Australia Update: Vaccine, Work From Home Webinar March 11 US; Debates On for Most Significant Labor Law Update In Decade

February 18, 2021

Following up on our December 2020 story, Australia’s “Fair Work Amendment Bill of 2020” is poised to be part of the Parliament’s early 2021 agenda.  If enacted, the reform package would be the most significant industrial relations change in over a decade.  More details within.  

Additionally, along with a law firm partner and BEERG, HR Policy Global is working to co-host a webinar on Thursday March 11 to discuss important issues Australia with a focus on vaccinations, working from home, and privacy issues.   

Planning March 11 “No Jab, No Job?” Webinar o Talk Vax, WFH Issues for Australia’s Employers:  For US-based members of HR Policy Global, we are thrilled to extend an invitation to a webinar we are working on hosting which will focus on vaccination, work from home, and privacy issues in Australia.  The event will a law firm in Australia which will provide an update on both the employer’s and employee’s rights with respect to vaccinations, working from home issues, and take questions.  Tom Hayes and Henry Eickelberg will provide shorter updates on these same issues for both Europe and US respectively.  Below is the date and time of the webinar based on time zone.  
  • New York (GMT-5) – Thursday 11 March, 5:30pm – 7:30pm
  • Los Angeles (GMT-8) – Thursday 11 March, 2:30pm – 4:30pm
  • Paris (GMT+1) – Thursday 11 March, 11:30pm – 1:30am
  • Sydney (GMT+11) – Friday 12 March, 9:30am – 11:30am 
  • Perth (GMT+8) – Friday 12 March, 6:30am – 8:30am
If you would like to attend, please email Henry Eickelberg.

Australia’s “Fair Work Amendment Bill of 2020” – Important Labor Law Changes:  As we described in our December 2020 update and is further detailed by here, the most significant changes which would be brought by the bill pertain to “casual employees”.  First, recent AUS Federal Court decisions have created confusion on casual employees by potentially allowing them to “double dip” by receiving the scheduling benefits allotted to casual employees, but also potentially receiving benefits normally reserved for permanent employees.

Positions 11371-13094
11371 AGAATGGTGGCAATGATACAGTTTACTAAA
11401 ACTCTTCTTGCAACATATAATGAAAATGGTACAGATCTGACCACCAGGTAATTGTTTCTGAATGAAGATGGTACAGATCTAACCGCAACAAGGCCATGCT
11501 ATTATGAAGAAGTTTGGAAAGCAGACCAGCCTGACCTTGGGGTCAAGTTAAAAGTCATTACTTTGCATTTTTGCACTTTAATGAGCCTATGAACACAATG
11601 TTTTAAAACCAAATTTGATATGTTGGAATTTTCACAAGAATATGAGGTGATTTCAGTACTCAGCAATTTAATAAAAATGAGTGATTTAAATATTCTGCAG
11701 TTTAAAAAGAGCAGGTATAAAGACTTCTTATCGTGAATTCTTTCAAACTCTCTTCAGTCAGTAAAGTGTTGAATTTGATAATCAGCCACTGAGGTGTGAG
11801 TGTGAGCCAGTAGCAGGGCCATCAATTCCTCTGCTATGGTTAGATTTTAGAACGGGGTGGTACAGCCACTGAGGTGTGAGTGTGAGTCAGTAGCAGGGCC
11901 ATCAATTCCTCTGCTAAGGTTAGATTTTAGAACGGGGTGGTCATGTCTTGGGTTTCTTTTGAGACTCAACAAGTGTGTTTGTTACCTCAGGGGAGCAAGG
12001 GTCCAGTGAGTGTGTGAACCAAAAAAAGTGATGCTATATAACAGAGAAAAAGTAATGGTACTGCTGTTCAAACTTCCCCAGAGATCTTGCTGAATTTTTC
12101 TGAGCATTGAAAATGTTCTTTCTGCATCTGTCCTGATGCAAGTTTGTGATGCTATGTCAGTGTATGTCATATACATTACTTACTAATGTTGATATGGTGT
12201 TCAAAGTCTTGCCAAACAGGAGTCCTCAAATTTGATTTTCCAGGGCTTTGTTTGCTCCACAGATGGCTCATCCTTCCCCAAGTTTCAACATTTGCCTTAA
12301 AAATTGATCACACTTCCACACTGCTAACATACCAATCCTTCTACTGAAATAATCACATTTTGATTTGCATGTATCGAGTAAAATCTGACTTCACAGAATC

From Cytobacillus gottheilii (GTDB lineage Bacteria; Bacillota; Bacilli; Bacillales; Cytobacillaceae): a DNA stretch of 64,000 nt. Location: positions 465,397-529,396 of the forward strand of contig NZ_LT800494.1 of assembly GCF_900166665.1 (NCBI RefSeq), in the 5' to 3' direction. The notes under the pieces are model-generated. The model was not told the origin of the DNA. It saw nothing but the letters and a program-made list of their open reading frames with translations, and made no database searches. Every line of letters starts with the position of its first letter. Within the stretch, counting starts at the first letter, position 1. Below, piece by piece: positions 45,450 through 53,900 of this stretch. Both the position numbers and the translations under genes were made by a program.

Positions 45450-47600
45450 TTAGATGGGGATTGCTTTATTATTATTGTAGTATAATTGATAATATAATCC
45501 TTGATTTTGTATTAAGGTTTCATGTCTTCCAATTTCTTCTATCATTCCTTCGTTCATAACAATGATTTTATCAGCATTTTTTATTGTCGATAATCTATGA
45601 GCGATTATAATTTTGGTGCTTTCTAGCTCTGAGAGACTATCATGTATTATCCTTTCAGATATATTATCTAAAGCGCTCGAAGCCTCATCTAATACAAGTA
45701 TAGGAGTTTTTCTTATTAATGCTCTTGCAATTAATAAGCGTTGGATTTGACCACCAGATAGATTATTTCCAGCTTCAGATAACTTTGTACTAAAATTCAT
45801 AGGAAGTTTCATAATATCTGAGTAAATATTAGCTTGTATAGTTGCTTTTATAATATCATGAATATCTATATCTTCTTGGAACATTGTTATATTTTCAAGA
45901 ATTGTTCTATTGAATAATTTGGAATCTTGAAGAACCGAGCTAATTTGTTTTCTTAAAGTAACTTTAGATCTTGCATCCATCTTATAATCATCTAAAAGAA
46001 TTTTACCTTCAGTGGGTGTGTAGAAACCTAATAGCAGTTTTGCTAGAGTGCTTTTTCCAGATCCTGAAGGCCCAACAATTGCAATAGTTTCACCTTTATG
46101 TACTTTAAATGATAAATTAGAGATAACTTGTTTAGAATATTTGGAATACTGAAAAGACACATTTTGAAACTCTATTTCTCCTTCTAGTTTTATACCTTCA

The Bill, if adopted, will alleviate some of the key concerns stemming from the court decisions by providing a statutory definition of casual employee.  In practice, the new definition’s application will remove the risk that an employee may inadvertently transition from casual to full-time status triggering penalties.  On the topic of penalties, the bill also provides for set-off mechanisms to address misclassification instances.  The process for conversion from casual to permanent status is also detailed by the Bill.  

HR Policy Global will monitor the debate and passage of the Bill as it moves through the Australian Parliament.

HR Policy Outlook:  The changes to “casual” workers and the impact will be important to monitor.  It is interesting to consider the changes and the status of “casual” employees to that of platform/gig/independent contractors.  Imagine a similar legal framework which identifies where gig-workers are employees, or which identifies factors which results in an employee population qualifying for social or employer-provided benefits.